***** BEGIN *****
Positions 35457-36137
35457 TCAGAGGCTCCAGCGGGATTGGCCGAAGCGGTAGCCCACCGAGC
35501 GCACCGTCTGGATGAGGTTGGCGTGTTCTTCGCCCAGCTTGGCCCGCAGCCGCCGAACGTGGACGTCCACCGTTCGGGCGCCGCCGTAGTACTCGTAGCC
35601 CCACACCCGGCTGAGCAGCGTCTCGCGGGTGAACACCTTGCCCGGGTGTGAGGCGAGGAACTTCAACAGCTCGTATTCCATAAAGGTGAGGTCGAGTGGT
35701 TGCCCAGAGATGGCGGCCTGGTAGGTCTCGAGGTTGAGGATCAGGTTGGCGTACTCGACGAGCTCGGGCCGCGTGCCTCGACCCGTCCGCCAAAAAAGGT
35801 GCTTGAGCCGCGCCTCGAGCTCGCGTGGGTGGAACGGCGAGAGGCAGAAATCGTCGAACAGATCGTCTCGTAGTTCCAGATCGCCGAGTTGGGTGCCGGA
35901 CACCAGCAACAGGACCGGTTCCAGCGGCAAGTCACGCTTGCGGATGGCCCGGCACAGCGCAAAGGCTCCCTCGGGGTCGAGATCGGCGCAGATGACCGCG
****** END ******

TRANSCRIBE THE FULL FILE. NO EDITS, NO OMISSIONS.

Positions 35457-36137
35457 TCAGAGGCTCCAGCGGGATTGGCCGAAGCGGTAGCCCACCGAGC
35501 GCACCGTCTGGATGAGGTTGGCGTGTTCTTCGCCCAGCTTGGCCCGCAGCCGCCGAACGTGGACGTCCACCGTTCGGGCGCCGCCGTAGTACTCGTAGCC
35601 CCACACCCGGCTGAGCAGCGTCTCGCGGGTGAACACCTTGCCCGGGTGTGAGGCGAGGAACTTCAACAGCTCGTATTCCATAAAGGTGAGGTCGAGTGGT
35701 TGCCCAGAGATGGCGGCCTGGTAGGTCTCGAGGTTGAGGATCAGGTTGGCGTACTCGACGAGCTCGGGCCGCGTGCCTCGACCCGTCCGCCAAAAAAGGT
35801 GCTTGAGCCGCGCCTCGAGCTCGCGTGGGTGGAACGGCGAGAGGCAGAAATCGTCGAACAGATCGTCTCGTAGTTCCAGATCGCCGAGTTGGGTGCCGGA
35901 CACCAGCAACAGGACCGGTTCCAGCGGCAAGTCACGCTTGCGGATGGCCCGGCACAGCGCAAAGGCTCCCTCGGGGTCGAGATCGGCGCAGATGACCGCG